Connie Ailing of Auburn described how her mom was brought up during the Depression and never threw away anything. “She always said, ‘People can take things away from you, but never your education.’ She encouraged her four daughters to take advantage of any educational opportunities we could. When she was young she wanted to be a nurse, but didn’t have anyone to encourage her. However, she encouraged her daughters and gave us a lot of support.”

A different role model

Unfortunately, life isn’t always “peaches and cream,” as moms used to say. One Lewiston reader — and I’m sure there are others — wrote about her painful childhood filled with dysfunction that included a broken relationship with her mother. She wrote: “The best lesson I learned from my mother was to try hard to not be like her.”

Linda Barschdorf of Lisbon Falls, left, said her mom, Myrtle, instilled the love of music in her daughter. Linda’s husband, Ken, is pictured right. Courtesy of Linda Barschdorf

Musical inspiration

Another musical mom was Linda Barschdorf’s mother, Myrtle. Linda, who lives in Lisbon Falls, recalled, “My mother taught me the love of music.” When she was a child, Linda’s mom played upbeat ragtime songs on the piano. She also played regularly at the Durham Grange in the ’40s and ’50s. “I’ll never forget the night in 1964 when she came home from shopping with a copy of ‘Meet the Beatles!’ for me. I was 15 and just over the moon.”

Over the years, Linda was able to repay her mom with several trips to concerts. They saw Engelbert Humperdinck, Tammy Wynette, George Jones and Tom Jones, to name just a few, and even enjoyed having front row seats at George Strait’s 1989 concert in Augusta. Linda added, “I was especially honored to take her to see her favorite, Liberace!”

Now 70, Linda still dances to music every chance she gets and goes to a George Strait concert whenever she can.

Sue Paige of Winthrop said her mom, Doris, advised her to “Love every girl your boys bring home.” Courtesy of Sue Paige

Love your daughter-in-law

Sue Paige of Winthrop shared, “Because I’m the mother of sons, my mom told me, ‘Love every girl your boys bring home because you never know which one will end up being part of the family.’ I’m lucky because my boys chose wisely and I love my two daughters-in-law like the daughters I never had. They have wonderful qualities, such as being independent women, great moms to their daughters, equal partners in their relationships with my sons (and having) open hearts, caring spirits and welcoming attitudes to change — so important in this day and age of change!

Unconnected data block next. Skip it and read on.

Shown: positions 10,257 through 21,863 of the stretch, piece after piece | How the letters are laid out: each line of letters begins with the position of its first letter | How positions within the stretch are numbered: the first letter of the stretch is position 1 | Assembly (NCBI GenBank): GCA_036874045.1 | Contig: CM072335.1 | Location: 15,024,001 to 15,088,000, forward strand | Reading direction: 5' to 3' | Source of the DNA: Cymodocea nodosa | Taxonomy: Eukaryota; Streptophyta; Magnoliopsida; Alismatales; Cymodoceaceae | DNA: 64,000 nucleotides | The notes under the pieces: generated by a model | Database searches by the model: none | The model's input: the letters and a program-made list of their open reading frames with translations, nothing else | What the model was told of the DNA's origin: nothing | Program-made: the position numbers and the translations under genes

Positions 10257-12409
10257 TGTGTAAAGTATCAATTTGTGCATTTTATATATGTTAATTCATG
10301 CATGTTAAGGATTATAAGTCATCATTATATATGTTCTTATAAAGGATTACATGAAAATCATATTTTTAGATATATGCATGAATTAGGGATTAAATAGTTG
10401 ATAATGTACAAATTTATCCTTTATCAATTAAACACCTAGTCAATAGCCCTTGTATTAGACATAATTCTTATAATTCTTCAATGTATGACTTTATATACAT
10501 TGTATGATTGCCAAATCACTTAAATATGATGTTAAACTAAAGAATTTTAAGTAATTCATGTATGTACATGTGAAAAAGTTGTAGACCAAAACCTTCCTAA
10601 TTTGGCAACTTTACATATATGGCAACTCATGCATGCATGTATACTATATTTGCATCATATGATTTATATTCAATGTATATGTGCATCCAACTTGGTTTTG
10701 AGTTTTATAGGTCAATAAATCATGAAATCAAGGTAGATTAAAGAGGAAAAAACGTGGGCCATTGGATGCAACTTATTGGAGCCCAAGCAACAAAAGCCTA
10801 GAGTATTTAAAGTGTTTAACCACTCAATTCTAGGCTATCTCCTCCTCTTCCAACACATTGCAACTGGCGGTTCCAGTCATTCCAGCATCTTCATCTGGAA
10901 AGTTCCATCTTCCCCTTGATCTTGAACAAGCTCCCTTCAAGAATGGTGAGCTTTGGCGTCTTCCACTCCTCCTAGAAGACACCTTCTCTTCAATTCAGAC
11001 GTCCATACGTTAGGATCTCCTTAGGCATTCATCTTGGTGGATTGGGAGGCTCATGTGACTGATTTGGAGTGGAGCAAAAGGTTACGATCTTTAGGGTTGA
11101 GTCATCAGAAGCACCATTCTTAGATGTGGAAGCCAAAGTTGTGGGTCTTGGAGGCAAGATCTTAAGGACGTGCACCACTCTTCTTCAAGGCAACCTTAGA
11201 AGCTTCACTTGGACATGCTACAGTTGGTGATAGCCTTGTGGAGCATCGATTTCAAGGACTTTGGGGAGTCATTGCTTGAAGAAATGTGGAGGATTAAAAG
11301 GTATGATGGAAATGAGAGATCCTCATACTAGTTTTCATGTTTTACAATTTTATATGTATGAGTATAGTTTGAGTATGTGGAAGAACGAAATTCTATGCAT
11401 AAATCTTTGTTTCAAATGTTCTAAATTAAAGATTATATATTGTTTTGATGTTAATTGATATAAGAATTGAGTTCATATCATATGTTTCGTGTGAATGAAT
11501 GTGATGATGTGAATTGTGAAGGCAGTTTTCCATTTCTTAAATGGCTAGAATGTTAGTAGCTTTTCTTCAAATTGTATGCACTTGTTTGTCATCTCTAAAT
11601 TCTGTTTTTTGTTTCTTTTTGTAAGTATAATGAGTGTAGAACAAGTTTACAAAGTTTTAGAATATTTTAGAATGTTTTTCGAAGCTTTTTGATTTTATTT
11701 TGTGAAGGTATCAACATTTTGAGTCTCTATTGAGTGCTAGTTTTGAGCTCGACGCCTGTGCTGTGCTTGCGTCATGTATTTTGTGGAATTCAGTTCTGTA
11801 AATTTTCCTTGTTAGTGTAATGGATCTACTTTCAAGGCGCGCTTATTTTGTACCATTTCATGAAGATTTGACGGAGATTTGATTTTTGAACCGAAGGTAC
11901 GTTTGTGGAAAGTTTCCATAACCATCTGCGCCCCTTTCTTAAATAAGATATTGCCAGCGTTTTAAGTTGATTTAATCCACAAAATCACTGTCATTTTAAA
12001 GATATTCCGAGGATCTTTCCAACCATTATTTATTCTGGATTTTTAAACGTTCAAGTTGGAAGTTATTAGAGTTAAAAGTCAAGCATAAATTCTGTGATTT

“I don’t ever worry about my sons because they’re living their lives with women who lift them up.”

Lou, the mother of Rose Dubay of Poland, instilled the need to always having a tissue handy. Courtesy of Rose Dubay

Carry tissues

If that last one made you a little teary, here’s the perfect advice from the mother of Rose Dubay of Poland: “My dear mother, Lou, gave me a lot of advice, but what I remember most is, ‘Always carry tissues in your pocket. You’ll never know when you’ll need them!’ Mom always had tissues in her purse. They smelled like wintergreen gum because she also had some of that, too, just for us kids. Sixty years later, I still always carry tissues. Each time I use one in an ‘emergency,’ I thank Mom.”

Proud to be like Mom

Julie-Ann Baumer of Lisbon Falls is exceptionally close to her mom, Helen. “Most of the good advice I’ve ever been given has been from her. She has a plethora of quotes fitting every occasion. One such gem is: ‘What other people think about me is none of my business.’

Julie-Ann Baumer, right, and her mother, Helen, both of Lisbon, are two peas in a pod. A favorite Helen saying is: “What other people think about me is none of my business.”  Courtesy of Julie-Ann Baumer

“Our mother often used different teaching maxims to shape our young minds, such as, ‘Too much togetherness breeds contempt.’ ‘Cleanliness is next to godliness,’ and one of my favorites, ‘Haste makes waste.’ It was true when I was little and it remains so true today. We live in a hasty wasteland.”

Julie-Ann, who is this year’s annual Moxie Festival coordinator in Lisbon, recalled that “As a reckless, free-spirited teenager, I often heard, ‘You can do anything you want if you just put your mind to it.’ I knew Mom was right, but there were many days when I just didn’t want to put my mind to it, whatever it might be. I could do my algebra homework if I put my mind to it, but it was so much easier to contemplate Friday night football games, goof off in study hall or daydream about busting out of Lisbon Falls and going to college. Why isolate variables and solve quadratic equations?”

Yet despite those young and natural yearnings, Mom Helen’s encouragement had the effect of leading her daughter to be the busy woman she is today, working in the insurance industry, freelance writing and actively involved in the local area, including the Moxie Festival, the Gendron Franco Center in Lewiston and much more.

Julie-Ann added,  “Nothing makes me happier or prouder than when someone says, ‘You’re just like you’re mother.’”

Writer and editor Karen Schneider has been a regular contributor to the Lewiston Sun Journal for over 20 years. Contact her at [email protected] with your ideas and comments.


Only subscribers are eligible to post comments. Please subscribe or to participate in the conversation. Here’s why.

Use the form below to reset your password. When you've submitted your account email, we will send an email with a reset code.